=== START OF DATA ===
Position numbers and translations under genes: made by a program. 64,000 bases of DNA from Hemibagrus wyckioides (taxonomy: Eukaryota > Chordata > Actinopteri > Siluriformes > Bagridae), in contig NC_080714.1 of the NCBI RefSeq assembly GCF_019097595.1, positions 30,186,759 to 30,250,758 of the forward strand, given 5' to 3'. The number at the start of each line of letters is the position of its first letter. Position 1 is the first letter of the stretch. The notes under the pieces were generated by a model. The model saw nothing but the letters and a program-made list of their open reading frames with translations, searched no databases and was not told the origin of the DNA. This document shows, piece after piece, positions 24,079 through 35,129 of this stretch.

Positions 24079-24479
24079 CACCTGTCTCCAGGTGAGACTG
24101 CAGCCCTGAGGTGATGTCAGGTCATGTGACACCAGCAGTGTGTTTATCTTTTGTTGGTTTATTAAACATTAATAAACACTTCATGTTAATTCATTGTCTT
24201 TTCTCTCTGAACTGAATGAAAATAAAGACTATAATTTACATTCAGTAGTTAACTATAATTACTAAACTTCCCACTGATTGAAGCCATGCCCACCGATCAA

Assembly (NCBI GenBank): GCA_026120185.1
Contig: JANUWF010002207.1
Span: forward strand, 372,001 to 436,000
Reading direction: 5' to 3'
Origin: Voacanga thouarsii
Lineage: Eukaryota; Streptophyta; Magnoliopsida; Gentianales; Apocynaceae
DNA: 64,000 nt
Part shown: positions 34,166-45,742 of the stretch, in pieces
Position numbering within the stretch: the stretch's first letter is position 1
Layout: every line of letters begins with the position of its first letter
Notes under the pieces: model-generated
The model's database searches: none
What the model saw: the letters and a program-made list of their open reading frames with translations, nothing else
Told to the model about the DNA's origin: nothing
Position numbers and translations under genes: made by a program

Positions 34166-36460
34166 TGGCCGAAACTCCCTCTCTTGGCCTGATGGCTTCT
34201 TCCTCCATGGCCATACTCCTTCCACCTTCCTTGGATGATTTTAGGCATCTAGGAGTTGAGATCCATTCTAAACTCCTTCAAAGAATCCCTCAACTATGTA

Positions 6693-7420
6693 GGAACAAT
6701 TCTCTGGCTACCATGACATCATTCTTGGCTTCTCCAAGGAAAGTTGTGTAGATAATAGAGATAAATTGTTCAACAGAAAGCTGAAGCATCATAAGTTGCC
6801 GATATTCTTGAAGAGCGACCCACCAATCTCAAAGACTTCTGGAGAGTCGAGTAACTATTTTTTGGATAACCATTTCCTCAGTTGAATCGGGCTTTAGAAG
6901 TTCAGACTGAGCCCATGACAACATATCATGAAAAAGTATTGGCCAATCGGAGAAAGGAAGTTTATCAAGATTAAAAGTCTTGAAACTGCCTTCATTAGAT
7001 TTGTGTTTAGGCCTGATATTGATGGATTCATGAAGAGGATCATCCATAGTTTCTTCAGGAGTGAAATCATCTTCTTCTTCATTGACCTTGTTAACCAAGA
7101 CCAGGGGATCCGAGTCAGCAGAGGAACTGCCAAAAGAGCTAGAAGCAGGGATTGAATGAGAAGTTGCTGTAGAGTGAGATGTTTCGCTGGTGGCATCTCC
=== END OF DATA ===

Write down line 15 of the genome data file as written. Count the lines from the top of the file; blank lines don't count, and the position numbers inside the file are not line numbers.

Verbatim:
Layout: every line of letters begins with the position of its first letter